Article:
MEDICAL MARIJUANA DEBATE IN ALBANY NEW YORK HEATS UP
Medical-Pot Debate Rises in Albany
New York lawmakers are preparing a renewed push to legalize the use of marijuana for medical purposes, potentially reigniting a polarizing social debate that has been dormant in Albany for years.
Medical marijuana has been enacted into law in 16 states and the District of Columbia, but the issue has faced tougher hurdles in Albany, where Republicans who control the Senate have been resistant.
But now, the idea has a new champion in Sen. Diane Savino, a Staten Island Democrat who has allied herself with the chamber’s Republican majority on many issues and is the lead sponsor of a soon-to-be-introduced bill. Ms. Savino and the sponsor in the Democratic-controlled Assembly, Richard Gottfried, said they’re hopeful that they could pass the bill if Gov. Andrew Cuomo, a Democrat, were to get onboard.
“He hasn’t said no,” Ms. Savino said of Mr. Cuomo. “He’s willing to have a conversation.”
A spokesman for Mr. Cuomo didn’t respond to requests for comment on the issue.
As a candidate for governor in 2010, Mr. Cuomo said the dangers of medical marijuana “outweigh the benefits.” But he appeared to soften his stance last year when he told reporters that his administration didn’t have a “final position” on the issue.
Mr. Gottfried, a Manhattan Democrat who is leading the effort in the Assembly, said: “It can still be done this year, especially if the governor gets involved, but that would have to happen pretty soon.”
Wherever Mr. Cuomo settles on the issue, there promises to be a stronger effort than in past years to get the legislation to the floor of the Assembly and Senate.
A Quinnipiac University poll from February 2010 found that 71% of New York registered voters—including 55% of registered Republicans—support the idea of allowing adults to legally use marijuana for medical purposes if a doctor prescribes it.
And there could be support from a handful Senate Republicans with an independent streak. Republicans lead the Senate with a slim majority.
Sen. John Bonacic, a veteran Republican who represents several mid-Hudson Valley counties west of Poughkeepsie, said he is “open” to medical marijuana legalization, if the drug is dispensed with a prescription from a physician. “I think if the safeguards were there, it might have some traction,” he said.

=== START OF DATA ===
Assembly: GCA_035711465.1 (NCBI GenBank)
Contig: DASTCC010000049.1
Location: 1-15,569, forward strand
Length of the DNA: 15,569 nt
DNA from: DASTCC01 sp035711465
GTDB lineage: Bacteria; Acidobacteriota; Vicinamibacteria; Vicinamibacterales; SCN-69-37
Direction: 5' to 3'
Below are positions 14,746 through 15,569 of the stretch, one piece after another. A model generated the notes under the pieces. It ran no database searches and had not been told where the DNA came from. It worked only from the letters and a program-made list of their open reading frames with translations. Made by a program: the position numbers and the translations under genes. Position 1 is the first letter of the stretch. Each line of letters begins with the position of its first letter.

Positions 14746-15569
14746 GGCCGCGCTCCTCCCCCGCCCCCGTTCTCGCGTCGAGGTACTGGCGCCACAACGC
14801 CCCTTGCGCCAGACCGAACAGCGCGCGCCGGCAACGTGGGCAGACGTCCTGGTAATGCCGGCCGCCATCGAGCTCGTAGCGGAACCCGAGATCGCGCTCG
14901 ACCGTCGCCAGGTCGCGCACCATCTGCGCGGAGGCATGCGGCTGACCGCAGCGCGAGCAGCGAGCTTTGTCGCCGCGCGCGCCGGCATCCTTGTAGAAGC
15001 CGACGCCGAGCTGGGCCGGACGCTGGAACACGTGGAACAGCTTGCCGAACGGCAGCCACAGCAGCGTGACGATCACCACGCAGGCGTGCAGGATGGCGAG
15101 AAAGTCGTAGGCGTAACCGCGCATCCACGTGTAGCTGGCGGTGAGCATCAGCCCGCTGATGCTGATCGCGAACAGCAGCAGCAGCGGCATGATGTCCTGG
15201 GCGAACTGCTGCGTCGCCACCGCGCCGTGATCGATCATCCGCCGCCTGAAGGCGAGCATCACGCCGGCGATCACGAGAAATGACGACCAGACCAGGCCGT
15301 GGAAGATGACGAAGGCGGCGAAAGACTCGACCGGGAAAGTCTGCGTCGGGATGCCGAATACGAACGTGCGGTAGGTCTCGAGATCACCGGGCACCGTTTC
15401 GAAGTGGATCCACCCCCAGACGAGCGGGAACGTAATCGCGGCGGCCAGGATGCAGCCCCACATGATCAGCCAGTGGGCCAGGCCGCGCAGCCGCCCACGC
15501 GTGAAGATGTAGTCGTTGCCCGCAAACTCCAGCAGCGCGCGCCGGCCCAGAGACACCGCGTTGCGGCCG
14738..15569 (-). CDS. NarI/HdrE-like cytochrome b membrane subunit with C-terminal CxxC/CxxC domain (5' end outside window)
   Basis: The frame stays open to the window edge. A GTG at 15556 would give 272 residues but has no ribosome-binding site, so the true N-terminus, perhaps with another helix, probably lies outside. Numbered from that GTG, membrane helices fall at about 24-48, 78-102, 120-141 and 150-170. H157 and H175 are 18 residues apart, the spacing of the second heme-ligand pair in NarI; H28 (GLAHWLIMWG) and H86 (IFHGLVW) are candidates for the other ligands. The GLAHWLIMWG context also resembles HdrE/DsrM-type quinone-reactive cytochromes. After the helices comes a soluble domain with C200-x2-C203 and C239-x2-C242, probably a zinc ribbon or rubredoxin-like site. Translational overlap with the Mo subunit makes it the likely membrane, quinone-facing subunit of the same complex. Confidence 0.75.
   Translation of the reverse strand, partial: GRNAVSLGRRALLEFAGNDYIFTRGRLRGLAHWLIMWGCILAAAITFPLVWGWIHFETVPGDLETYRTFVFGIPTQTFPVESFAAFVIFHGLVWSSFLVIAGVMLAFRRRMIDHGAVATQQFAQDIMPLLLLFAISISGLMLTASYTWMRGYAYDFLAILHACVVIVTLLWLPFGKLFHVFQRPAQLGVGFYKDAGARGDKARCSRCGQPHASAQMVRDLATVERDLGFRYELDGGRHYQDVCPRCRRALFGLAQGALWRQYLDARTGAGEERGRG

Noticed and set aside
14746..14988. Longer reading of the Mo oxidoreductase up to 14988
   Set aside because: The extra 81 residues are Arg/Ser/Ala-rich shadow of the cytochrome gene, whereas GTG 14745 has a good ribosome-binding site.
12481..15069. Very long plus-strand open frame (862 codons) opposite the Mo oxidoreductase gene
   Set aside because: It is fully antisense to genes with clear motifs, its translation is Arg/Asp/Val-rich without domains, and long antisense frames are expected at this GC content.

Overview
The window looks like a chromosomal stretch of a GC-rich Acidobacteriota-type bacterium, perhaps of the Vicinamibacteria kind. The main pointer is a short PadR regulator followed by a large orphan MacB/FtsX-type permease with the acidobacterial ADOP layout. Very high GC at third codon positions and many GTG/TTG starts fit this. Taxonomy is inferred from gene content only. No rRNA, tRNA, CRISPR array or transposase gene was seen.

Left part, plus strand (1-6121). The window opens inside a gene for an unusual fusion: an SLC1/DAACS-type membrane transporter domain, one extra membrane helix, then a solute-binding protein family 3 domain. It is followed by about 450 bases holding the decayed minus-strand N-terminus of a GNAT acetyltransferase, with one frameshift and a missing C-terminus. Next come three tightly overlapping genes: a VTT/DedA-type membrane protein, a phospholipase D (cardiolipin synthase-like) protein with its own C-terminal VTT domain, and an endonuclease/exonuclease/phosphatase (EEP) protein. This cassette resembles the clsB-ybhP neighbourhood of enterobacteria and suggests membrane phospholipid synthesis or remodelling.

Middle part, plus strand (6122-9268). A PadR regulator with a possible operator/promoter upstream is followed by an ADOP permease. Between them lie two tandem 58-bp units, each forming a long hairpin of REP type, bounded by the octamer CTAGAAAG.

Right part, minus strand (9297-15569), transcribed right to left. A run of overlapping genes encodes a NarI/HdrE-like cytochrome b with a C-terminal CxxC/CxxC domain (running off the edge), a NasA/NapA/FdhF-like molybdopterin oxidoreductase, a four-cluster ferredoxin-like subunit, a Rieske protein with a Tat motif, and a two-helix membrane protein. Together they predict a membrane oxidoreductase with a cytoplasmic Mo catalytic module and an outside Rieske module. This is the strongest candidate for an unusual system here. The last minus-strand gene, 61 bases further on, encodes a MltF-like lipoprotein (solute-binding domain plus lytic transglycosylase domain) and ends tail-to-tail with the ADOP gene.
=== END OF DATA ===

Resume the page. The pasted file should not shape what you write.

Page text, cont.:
The growing marijuana industry is paying attention to New York’s shifting landscape. Greenwerkz, a major for-profit dispensary in Colorado, has contacted Albany lobbying firms about the possibility of doing business in New York.
“From the company’s standpoint, we’re interested in seeing what the bill looks like. We would love to participate in New York,” said Meg Sanders, a partner at Greenwerkz.
Though advocates say support for medical marijuana is growing in New York, its potential will depend on details.
Mr. Gottfried said a new version of the bill would have a “hardship” provision allowing patients who live far away from a dispensary to grow their own pot plants. It would also extend to patients deemed too sick to travel or too poor to buy the drug. But Ms. Savino said that provision might have to be removed to attract more Republican support.
Albany came closest to passing a bill in 2005. Then, the measure had a Republican sponsor, Vincent Leibell, who has since left the Senate and pleaded guilty to federal corruption charges.
The Republican majority leader at the time, Sen. Joe Bruno, a prostate cancer survivor, said he supported the idea, but balked at language in the Assembly’s version.
The Assembly—where support the measure is broad—passed a medical marijuana bill in 2007 and 2008, both times with wide margins of support.
There are also political parallels to the debate over same-sex marriage, the passage of which in 2011 depended on a small number of Senate Republican votes joining with a much larger number of Democrats.
According to lobbyists, 28 Senate Democrats are supportive of medical marijuana. While Republicans are overwhelmingly opposed to the bill, advocates say they see a potential for at most a half-dozen GOP votes. The bill would need at least 32 votes for passage.
And like with gay marriage, it would also need a green light from Senate Majority Dean Skelos to bring the bill to the floor. A spokesman for Mr. Skelos said he’s “generally opposed” to medical marijuana and that the issue has not come up this year.
Opposition to medical marijuana remains strong, including from the New York State Conservative Party, whose influence in Republican politics was tested in the battle over same-sex marriage.
“There is no control over who is using the marijuana. It opens a Pandora’s box for the illegal use of marijuana,” said party chairman Michael Long.
One important Republican in the debate, Sen. Kemp Hannon, the Long Islander who is chairman of the Senate Health Committee, said it doesn’t make sense to loosen marijuana laws at a time of growing concern about illegal sales and abuse of prescription drugs.
“To start dealing with other substances which have not been vetted or tested is not something I want to go near,” he said.
Under the last version of the bill, patients would have to be certified by a physician that they have a “serious condition” for which marijuana would provide a “therapeutic or palliative benefit.”
The state health department would issue them registration cards that expire after a year.
Under previous versions, certified patients and designated caregivers would be allowed to possess no more than 2.5 ounces of marijuana, excluding the weight of food if distributed in edible form. The drug could not be consumed or displayed in public view.
“This is not about getting high; this is about getting relief,” said Ms. Savino, whose parents and grandfather died of lung cancer. “It’s incredibly painful. You only have morphine. You get to the point where nothing works.”
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